Western Siberian Artesian Basin

The following article is from The Great Soviet Encyclopedia (1979). It might be outdated or ideologically biased.

Western Siberian Artesian Basin


one of the largest artesian basins in the world, situated in the area of the Western Siberian Lowland. Area, approximately 3 million sq km. Aquiferous complexes of the basin are linked to a rock mass of sedimentary deposits from the Mesocenozoic period and rock of the folded foundation of the Western Siberian platform. Aquiferous complexes from the Mesocenozoic period are characterized by general submersion, increased thickness, and deteriorated seepage properties of deposits from the periphery to the inner part of the basin. Two hydrogeological levels may be identified in a cross section of the inner part of the basin. These levels are divided by a thick (up to 800 m and more) rock mass of argillaceous marine sediments from the upper Cretaceous and Eocene periods.

The upper level is represented by aquiferous complexes from the Oligocene, Neocene (southern part of the basin), and Anthropogene periods. Subterranean waters of this level are formed under conditions of intensive drainage (active water exchange) and are intimately associated with climatic factors and the hydrographic system of the territory. Primarily fresh waters are found in the central and northern parts of the basin (mineralization of the compounds HCO3-Ca and HCO3-NaCa up to 1.0 gram per liter [g/l]); they are suitable for water supply. In the southern part of the basin (approximately 55° N lat.), in conjunction with the widespread process of continental salinization, mineralization of water frequently approaches 10-15 g/l, and its chemical composition is more variegated.

The lower level joins aquiferous complexes of deposits from the Cretaceous and Jurassic periods with those of the near-surface part of the foundation. Aquiferous layers surface only along the periphery of the basin and extensively in the eastern area (the Ob-Enisei interfluve). The subterranean water supplies of the basin’s lower level are replenished here. Fresh waters, suitable for water supply, are widespread to depths of several hundred meters (in some cases up to 1,200 m and more—Tomsk Oblast, for example). General deterioration of conditions for water exchange and increased mineralization of subterranean waters occur from the periphery to the center of the basin in conjunction with submersion and increased amounts of argillaceous sediments. In the inner part of the basin, lower level subterranean waters occur at depths of over 1,000 m. When they are unsealed by wells the waters frequently gush and pour out. Mineralization of subterranean waters approaches 20-30 g/ l and more.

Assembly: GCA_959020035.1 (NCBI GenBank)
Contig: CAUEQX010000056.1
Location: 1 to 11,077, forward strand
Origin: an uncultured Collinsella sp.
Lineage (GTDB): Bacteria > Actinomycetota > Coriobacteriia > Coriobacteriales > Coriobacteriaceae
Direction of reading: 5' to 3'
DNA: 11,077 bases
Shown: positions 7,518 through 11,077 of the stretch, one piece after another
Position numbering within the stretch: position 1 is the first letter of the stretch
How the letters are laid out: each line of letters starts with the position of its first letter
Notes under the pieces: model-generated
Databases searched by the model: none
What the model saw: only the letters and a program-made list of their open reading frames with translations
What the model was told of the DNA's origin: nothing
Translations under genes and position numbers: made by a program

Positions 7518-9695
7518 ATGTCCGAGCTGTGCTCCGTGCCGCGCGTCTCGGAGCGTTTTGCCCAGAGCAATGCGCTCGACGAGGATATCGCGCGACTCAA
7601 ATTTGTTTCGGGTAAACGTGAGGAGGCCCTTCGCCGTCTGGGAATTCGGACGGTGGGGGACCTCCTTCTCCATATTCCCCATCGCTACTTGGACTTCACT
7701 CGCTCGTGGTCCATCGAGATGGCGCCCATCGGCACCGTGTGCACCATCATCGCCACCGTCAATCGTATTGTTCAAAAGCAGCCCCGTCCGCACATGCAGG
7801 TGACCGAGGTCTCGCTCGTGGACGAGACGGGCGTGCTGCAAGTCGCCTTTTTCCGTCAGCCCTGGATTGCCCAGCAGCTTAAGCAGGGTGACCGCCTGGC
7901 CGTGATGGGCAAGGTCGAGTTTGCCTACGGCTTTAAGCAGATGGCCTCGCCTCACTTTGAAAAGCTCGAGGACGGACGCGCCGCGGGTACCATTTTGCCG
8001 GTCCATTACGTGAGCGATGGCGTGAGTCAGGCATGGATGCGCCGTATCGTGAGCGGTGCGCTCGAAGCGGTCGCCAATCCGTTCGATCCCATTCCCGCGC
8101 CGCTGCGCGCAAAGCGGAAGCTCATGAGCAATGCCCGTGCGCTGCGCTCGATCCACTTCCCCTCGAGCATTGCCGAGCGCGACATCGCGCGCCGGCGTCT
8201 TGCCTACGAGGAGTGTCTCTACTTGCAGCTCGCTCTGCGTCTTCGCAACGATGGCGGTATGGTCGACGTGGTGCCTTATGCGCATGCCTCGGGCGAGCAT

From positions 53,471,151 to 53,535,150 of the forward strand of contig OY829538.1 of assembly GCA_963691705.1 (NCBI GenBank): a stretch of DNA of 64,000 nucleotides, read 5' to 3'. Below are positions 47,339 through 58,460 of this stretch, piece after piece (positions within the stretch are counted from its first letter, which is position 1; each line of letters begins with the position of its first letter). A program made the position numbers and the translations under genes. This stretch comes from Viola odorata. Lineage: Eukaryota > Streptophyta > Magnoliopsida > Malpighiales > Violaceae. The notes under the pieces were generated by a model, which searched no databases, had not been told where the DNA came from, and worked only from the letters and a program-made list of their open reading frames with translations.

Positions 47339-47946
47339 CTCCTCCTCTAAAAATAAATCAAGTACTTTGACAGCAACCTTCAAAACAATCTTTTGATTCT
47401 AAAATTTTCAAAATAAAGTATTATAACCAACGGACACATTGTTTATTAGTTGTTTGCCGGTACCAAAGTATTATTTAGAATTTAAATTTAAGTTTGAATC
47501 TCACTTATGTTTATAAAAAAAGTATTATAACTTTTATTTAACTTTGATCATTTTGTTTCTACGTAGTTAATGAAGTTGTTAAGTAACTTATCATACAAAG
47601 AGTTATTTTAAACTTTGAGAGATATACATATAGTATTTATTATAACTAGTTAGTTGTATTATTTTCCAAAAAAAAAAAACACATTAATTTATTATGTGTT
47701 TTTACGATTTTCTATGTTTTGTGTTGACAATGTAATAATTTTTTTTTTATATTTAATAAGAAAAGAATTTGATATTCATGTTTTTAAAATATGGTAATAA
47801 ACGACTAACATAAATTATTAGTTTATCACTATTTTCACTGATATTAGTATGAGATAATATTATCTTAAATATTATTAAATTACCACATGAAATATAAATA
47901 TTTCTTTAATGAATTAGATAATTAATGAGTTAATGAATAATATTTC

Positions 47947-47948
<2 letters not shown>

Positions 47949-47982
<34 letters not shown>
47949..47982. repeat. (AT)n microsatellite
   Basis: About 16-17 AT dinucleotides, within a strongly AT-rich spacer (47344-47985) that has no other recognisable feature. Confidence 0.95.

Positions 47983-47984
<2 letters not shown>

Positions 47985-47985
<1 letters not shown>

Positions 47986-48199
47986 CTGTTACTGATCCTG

In Jurassic deposits and formations of the platform foundation northwest of Tomsk at depths of more than 2,500 m brines have been unsealed with dry residue of up to 80 g/ 1. Composition of the waters is Cl-Na and Cl-Ca-Na. Bromine content of up to 150-200 mg/ l and iodine content of up to 30-40 mg/ l are characteristic of highly mineralized waters and brines of the central part of the basin (Tobol’sk, Surgut). The temperature of subterranean waters at depths of 2,500-3,000 m (Malyi Altym, Tobol’sk) approaches 100°-150°C. Very large supplies of oil and gas are linked to aquiferous complexes of the lower level.

Study of the basin’s underground waters began in the late 19th century with the investigations of a route for the Siberian railway and the operations conducted by the Administration for Transmigration. There has been important hydrogeological research in the last 20 years during explorations and surveys of oil and gas deposits and during the development of virgin and fallow lands of the steppe zone of the Western Siberian Lowland.


Mavritskii, B. F. Zapadno-Sibirskii arteiianskii bassein (Gidrogeologiia, geotermiia i paleogidrogeologiia). Moscow, 1962. (Tr. Laboratorii gidrogeologich. problem im. F. P. Savarenskogo, vol. 39.)
Geologiia SSSR, vol. 44, part 2. Moscow, 1964.
Gidrogeologiia SSSR, vol. 16: Zapadno-Sibirskaia ravnina. Moscow, 1970.


The Great Soviet Encyclopedia, 3rd Edition (1970-1979). © 2010 The Gale Group, Inc. All rights reserved.
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